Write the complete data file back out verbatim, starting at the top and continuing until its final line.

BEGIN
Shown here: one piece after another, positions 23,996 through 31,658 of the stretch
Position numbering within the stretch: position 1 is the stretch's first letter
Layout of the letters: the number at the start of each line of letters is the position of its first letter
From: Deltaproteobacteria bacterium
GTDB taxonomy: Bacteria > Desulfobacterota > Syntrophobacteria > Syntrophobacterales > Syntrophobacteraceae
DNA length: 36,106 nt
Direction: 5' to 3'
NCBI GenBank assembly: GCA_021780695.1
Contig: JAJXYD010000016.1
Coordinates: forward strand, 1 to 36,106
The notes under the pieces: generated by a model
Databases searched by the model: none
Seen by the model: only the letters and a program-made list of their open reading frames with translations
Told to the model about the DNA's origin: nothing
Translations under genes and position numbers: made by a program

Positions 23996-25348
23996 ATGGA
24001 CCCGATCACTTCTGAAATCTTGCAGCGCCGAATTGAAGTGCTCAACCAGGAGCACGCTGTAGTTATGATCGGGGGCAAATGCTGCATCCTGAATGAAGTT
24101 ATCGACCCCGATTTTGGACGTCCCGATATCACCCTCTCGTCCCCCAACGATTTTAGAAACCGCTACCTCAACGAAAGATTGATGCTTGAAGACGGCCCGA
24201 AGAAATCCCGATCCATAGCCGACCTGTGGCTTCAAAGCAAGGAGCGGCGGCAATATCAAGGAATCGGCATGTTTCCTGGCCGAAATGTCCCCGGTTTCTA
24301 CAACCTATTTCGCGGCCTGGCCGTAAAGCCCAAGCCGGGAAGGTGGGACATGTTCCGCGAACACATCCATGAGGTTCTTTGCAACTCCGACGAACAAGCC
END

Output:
Shown here: one piece after another, positions 23,996 through 31,658 of the stretch
Position numbering within the stretch: position 1 is the stretch's first letter
Layout of the letters: the number at the start of each line of letters is the position of its first letter
From: Deltaproteobacteria bacterium
GTDB taxonomy: Bacteria > Desulfobacterota > Syntrophobacteria > Syntrophobacterales > Syntrophobacteraceae
DNA length: 36,106 nt
Direction: 5' to 3'
NCBI GenBank assembly: GCA_021780695.1
Contig: JAJXYD010000016.1
Coordinates: forward strand, 1 to 36,106
The notes under the pieces: generated by a model
Databases searched by the model: none
Seen by the model: only the letters and a program-made list of their open reading frames with translations
Told to the model about the DNA's origin: nothing
Translations under genes and position numbers: made by a program

Positions 23996-25348
23996 ATGGA
24001 CCCGATCACTTCTGAAATCTTGCAGCGCCGAATTGAAGTGCTCAACCAGGAGCACGCTGTAGTTATGATCGGGGGCAAATGCTGCATCCTGAATGAAGTT
24101 ATCGACCCCGATTTTGGACGTCCCGATATCACCCTCTCGTCCCCCAACGATTTTAGAAACCGCTACCTCAACGAAAGATTGATGCTTGAAGACGGCCCGA
24201 AGAAATCCCGATCCATAGCCGACCTGTGGCTTCAAAGCAAGGAGCGGCGGCAATATCAAGGAATCGGCATGTTTCCTGGCCGAAATGTCCCCGGTTTCTA
24301 CAACCTATTTCGCGGCCTGGCCGTAAAGCCCAAGCCGGGAAGGTGGGACATGTTCCGCGAACACATCCATGAGGTTCTTTGCAACTCCGACGAACAAGCC